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About secularfuture

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  1. Good resources on Neidan practice online?

    Update: I had a hard time applying the Daoist practices, so I went back to the practices that worked for me in the past - my insight and satipatthana meditations. I have a love / hate relationship with Buddhism. I REALLY wanted Taoism to work because I felt it was more in tune with the natural world, but I couldn't find any practices that provided thorough instructions that attacked the 5 hindrances directly. Too many Taoist practices focus on healing the body; quality instructions on healing the mind are too difficult to find outside of a personal teacher.
  2. Good resources on Neidan practice online?

    Yes I will. My reply was brief because I work on the weekends. I'll have more time to give a proper reply on Monday.
  3. Good resources on Neidan practice online?

    Interesting timing. I had iTunes open while reading the replies. I'll check it out. And thank you all for your suggestions. I'll look through them over the next few days.
  4. I feel absolutely miserable... I could really use some spiritual practices to help clear my mind of all the negativity, jealously, anger, depression, and frustration, and help me feel more one with the dao (with the universe, and myself). Are there any good resources on Neidan (or internal alchemy / spiritual alchemy) practice online? Your help would be greatly appreciated.
  5. A very strong, literal, translation of the Tao Te Ching

    The second translation in that book is more literal. It's a Matrix, word for word, translation. It could come in handy for serious, in-depth, study. I've been searching for years for a good translation of the Tao Te Ching. Every version I come across always messes something up! It's very frustrating, and this book has been kind of helpful.
  6. A very strong, literal, translation of the Tao Te Ching

    A book can't be understood unless you can sit with the author? So, to understand Universe in a Nutshell, I have bring Stephen Hawking over to my house?
  7. A very strong, literal, translation of the Tao Te Ching

    Easier said than done. Even Chinese people have a hard time reading the Tao Te Ching. Now if you're talking about more modern texts like Mahayana Sutras, that might be a little easier. Pali could also be tackled. The Tipitaka isn't worded as densely as the Tao Te Ching. You're welcome.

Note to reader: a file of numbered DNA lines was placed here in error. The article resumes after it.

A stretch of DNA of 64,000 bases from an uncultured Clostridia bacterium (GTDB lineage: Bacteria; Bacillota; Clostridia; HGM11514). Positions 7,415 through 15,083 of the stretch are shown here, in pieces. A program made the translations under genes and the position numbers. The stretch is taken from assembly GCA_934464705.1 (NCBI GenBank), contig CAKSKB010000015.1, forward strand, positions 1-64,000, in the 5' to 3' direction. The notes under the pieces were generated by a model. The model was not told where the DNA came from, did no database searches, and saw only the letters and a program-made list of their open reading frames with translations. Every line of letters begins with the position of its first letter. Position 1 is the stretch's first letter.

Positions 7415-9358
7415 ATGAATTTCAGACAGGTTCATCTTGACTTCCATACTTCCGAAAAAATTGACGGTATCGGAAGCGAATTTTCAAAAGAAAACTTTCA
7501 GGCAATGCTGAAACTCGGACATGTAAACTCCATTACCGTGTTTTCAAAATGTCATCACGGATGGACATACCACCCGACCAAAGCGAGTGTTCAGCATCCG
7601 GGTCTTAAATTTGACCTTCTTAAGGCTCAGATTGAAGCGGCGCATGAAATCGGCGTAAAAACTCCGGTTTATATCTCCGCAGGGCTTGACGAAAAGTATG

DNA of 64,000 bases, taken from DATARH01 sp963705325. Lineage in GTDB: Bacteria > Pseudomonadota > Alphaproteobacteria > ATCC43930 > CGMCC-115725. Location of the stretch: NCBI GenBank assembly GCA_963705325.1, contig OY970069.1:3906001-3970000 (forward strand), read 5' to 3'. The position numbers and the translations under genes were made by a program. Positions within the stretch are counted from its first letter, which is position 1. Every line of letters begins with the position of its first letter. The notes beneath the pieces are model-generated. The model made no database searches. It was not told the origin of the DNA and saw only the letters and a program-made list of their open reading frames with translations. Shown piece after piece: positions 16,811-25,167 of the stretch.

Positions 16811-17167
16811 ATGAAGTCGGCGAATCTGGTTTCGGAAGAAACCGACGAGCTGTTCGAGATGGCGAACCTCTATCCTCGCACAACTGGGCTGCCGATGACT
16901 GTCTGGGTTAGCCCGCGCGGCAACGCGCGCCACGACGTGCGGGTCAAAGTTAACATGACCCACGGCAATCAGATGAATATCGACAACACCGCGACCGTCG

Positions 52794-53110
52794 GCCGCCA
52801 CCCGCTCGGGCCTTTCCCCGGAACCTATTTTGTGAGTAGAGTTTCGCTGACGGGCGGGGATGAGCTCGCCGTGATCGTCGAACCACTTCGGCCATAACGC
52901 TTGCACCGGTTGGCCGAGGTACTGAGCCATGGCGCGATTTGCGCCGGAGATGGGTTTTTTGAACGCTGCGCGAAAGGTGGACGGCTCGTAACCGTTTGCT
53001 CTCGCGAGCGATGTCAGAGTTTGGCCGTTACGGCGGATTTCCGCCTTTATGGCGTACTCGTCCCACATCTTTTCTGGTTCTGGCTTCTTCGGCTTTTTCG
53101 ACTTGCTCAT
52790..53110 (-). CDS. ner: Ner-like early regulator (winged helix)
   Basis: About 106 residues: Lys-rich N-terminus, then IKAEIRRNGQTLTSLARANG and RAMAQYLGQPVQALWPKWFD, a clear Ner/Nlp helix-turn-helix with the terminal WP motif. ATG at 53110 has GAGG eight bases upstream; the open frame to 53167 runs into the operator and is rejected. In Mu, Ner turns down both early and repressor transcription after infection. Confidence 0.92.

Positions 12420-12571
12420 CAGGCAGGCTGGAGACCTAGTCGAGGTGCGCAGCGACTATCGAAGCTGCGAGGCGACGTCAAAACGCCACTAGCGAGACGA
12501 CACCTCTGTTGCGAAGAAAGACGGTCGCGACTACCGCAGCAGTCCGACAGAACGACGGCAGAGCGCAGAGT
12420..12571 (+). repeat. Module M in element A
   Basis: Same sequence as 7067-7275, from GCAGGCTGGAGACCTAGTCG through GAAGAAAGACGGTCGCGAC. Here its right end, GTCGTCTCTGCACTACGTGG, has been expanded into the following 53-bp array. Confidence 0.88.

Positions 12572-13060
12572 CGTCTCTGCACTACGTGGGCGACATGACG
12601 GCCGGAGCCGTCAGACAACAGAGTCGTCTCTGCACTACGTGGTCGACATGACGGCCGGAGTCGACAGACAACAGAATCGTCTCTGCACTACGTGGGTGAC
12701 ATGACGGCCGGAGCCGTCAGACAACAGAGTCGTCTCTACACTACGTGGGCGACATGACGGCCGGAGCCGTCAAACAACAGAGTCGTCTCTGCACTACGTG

8. I found this online yesterday: I really enjoy literal translations. I prefer honesty over poetic licensing; it reflects the heart of the original teaching, and not to the heart of interpreter. What is your opinion of literal translations?
  9. Access to Insight on the iPhone

    Woo! It's finally here! The iTunes link is on
  10. Soto Zen Buddhism and The Afterllife

    There is no evidence for such places. Sure, there may be parallel dimensions or universes, but there's no reason to believe karma will direct us to any of those places because of our good or bad deeds. This is great news! Thank you for sharing your experiences in the Soto Sangha with us. And thank you for the encouraging words.
  11. Soto Zen Buddhism and The Afterllife

    Well said. Thank you for the reply.
  12. Soto Zen Buddhism and The Afterllife

    I think I get it now... In Zen Buddhism, death isn't something that should be worried about. When mortals are alive, they worry about death. When they're full, they worry about hunger. Theirs is the Great Uncertainty. But sages don't consider the past. And they don't worry about the future. Nor do they cling to the present. And from moment to moment they follow the Way. Bodhidharma
  13. Soto Zen Buddhism and The Afterllife

    Thank you for the replies. I know of the philosophical interpretations of rebirth. I just want to know about some of the other concepts that I had issues with accepting when I was a Theravada Buddhist. Do Zen Buddhists believe we can be reborn into a heaven or hell after we die? I like that. I never heard of Zen Flesh, Zen Bones. I'll look it up. Thanks for the recommendations. I'll look into them. No Death, No Fear by Zen Buddhist Thich Nhat Hanh, if I remember correctly, described death is a very pantheistic way. I really liked that book. I'm just hoping heavenly / hell realms aren't the norm in Zen. I'm kind of hoping Zen is more evolved than that.
  14. Soto Zen Buddhism and The Afterllife

    I can almost believe in rebirth. But what about the heaven and hell realms, and the realms of the hungry ghosts, and so on? Do Soto Zen Buddhists believe in these things?